May 25, 2005
By Amy Nevala
Fishing is simple, right? Bait a hook, lower it into the water, and wait for a bite. But try catching fish that live a mile and a half (2,400 meters) below the surface, at the bottom of the ocean.
“Another day and no fish,” biologist Kate Buckman said with a sad shake of her head after hearing that divers in Alvin were returning to the ship without fish in the basket after visiting the Rosebud hydrothermal vent field. Kate studies how fish have adapted to the harsh conditions at hydrothermal vents, where they live in total darkness and are subjected to toxic, chemical-rich fluids seeping from the Earth.
“At the vent sites it’s easier to get tubeworms or clams than fish, so scientists haven’t sampled and studied fish as much as other organisms,” she said.
For the last four dives we have been trying to catch fish living at the Galapagos Rift. One, called zoarcid, is white and tends to swim among clumps of tubeworms. The other, bythitites, has a round head and a purple body, and prefers to hover over vents, nose down into the fluids. Instead of bait and hooks, pilots suction the fish using a vacuum-like hose attached to Alvin known as the “slurp.”
But the slurp has been in a slump. Yesterday a lemon-sized mussel somehow jammed the slurp, weakening the suction that draws fish into a box for transport to the surface. The day before that, “they just kept swimming away,” said geochemist Susan Humphris, who was in Alvin as they tracked the fish.
“We tried to sneak up behind them with the end of the hose, put it near their tail, and switch on the slurp,” Susan said. “As soon as we did, they wiggled and took off.”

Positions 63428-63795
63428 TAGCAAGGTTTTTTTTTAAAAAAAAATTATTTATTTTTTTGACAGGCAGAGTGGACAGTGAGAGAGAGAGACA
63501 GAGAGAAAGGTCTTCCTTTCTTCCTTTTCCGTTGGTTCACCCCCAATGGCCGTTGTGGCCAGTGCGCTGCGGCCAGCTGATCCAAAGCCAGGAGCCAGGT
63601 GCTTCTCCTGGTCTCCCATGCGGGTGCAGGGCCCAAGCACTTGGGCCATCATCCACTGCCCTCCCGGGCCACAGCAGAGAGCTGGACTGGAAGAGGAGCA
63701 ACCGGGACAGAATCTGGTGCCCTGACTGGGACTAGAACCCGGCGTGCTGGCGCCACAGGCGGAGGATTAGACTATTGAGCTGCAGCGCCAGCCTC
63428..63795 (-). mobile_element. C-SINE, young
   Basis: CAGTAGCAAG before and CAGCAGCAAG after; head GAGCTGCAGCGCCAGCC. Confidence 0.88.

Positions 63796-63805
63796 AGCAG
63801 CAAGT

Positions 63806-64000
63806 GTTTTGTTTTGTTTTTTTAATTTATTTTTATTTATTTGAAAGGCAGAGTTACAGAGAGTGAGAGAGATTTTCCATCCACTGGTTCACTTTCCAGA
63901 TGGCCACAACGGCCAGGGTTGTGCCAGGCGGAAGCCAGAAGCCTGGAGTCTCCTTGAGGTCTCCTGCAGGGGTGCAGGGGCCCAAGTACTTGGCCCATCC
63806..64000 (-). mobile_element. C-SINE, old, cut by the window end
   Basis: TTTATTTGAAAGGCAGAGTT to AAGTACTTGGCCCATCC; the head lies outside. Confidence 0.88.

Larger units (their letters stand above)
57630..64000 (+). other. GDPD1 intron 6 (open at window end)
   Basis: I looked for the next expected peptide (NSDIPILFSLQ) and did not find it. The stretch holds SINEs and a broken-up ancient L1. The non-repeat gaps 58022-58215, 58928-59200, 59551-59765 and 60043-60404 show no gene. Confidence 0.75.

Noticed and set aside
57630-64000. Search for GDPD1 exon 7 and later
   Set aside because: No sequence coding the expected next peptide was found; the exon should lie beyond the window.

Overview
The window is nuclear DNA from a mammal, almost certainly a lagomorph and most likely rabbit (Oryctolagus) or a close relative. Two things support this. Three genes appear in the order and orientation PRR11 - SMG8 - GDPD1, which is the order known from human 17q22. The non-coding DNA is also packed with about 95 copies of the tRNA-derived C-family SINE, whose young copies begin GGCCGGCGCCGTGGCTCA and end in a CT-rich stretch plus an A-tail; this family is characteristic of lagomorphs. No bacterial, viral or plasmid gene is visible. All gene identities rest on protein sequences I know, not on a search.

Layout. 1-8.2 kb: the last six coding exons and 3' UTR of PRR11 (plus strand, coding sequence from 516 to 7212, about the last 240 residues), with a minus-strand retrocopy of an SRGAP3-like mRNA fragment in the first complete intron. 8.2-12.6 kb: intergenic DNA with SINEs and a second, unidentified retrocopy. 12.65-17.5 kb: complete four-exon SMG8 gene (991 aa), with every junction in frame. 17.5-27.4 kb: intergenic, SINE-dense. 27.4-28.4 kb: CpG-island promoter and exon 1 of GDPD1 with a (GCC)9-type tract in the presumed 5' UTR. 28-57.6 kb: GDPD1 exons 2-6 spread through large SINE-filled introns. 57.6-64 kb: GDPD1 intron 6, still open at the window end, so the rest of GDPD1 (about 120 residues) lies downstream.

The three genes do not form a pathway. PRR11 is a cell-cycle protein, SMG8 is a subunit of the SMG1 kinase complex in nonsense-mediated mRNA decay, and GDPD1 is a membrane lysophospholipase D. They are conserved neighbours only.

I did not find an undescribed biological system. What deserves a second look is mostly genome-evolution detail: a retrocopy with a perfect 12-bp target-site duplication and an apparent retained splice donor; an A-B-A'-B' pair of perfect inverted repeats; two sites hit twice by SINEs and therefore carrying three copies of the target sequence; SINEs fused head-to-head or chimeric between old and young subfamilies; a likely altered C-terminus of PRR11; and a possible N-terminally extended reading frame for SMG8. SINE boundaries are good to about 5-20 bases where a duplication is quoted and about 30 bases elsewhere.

Kate, however, is patient. After multiple research expeditions on Atlantis to the Galapagos Rift and the East Pacific Rise, Alvin pilots have caught two zoarcids. But bythitites have proved more elusive. When she does get one, she said she would be interested in learning more about what they eat and more about its ecology; specifically, its role and function within the vent community.
Her interest in fish began on Lake Warren in New Hampshire, close to where she grew up. “I would hold my breath as long as I could to watch sunfish and perch swimming underwater,” she said. In middle school she took summer courses at local colleges to learn about marine biology.
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We have been trying to catch fish living at vents on the Galapagos Rift for Kate Buckman's biology research, but the slurp on Alvin
used to suction them has been in a slump. Here, purple fish called Bythites hollisi
escape the slurp.
“Think about all the varieties of fish in the sea, and how they are different in so many ways, from sharks in the deeper ocean to parrotfish on coral reefs,” she said.
Chief Alvin pilot Bruce Strickrott said that fish usually aren’t so tricky to slurp. “An octopus is actually much harder to get because it can move a lot faster,” he said. “And octopi are smart. They know how to climb out of the hose and escape.” He’s not giving up on getting a fish for Kate by the end of the expedition.
“If we don’t get one soon with the slurp,” Bruce said “we’re going to try using a net.”
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Rhian Waller: Rhian has advice for students like her, who struggled in school—especially math. “Enjoy what you do and be enthusiastic, which will help you through the tough spots.” At age 26, Rhian has become a doctor who studies deep-sea organisms living in exotic places like the Galapagos Rift. Read the interview »
Do you have questions about oceanographic research, hydrothermal vents, or about what it is like to work on board a ship? E-mail your questions to the scientists working on board RV Atlantis at firstname.lastname@example.org. Please tell us your town and state, and keep your messages short with no attachments. Read today's mail »
The FIRST LEGO League is exploring one of our planet's most precious resources. It turns out that the biggest thing in the world is really quite fragile and in trouble. Sending out an S.O.S. to all FLL teams! Register in 2005 to answer the ocean's distress call.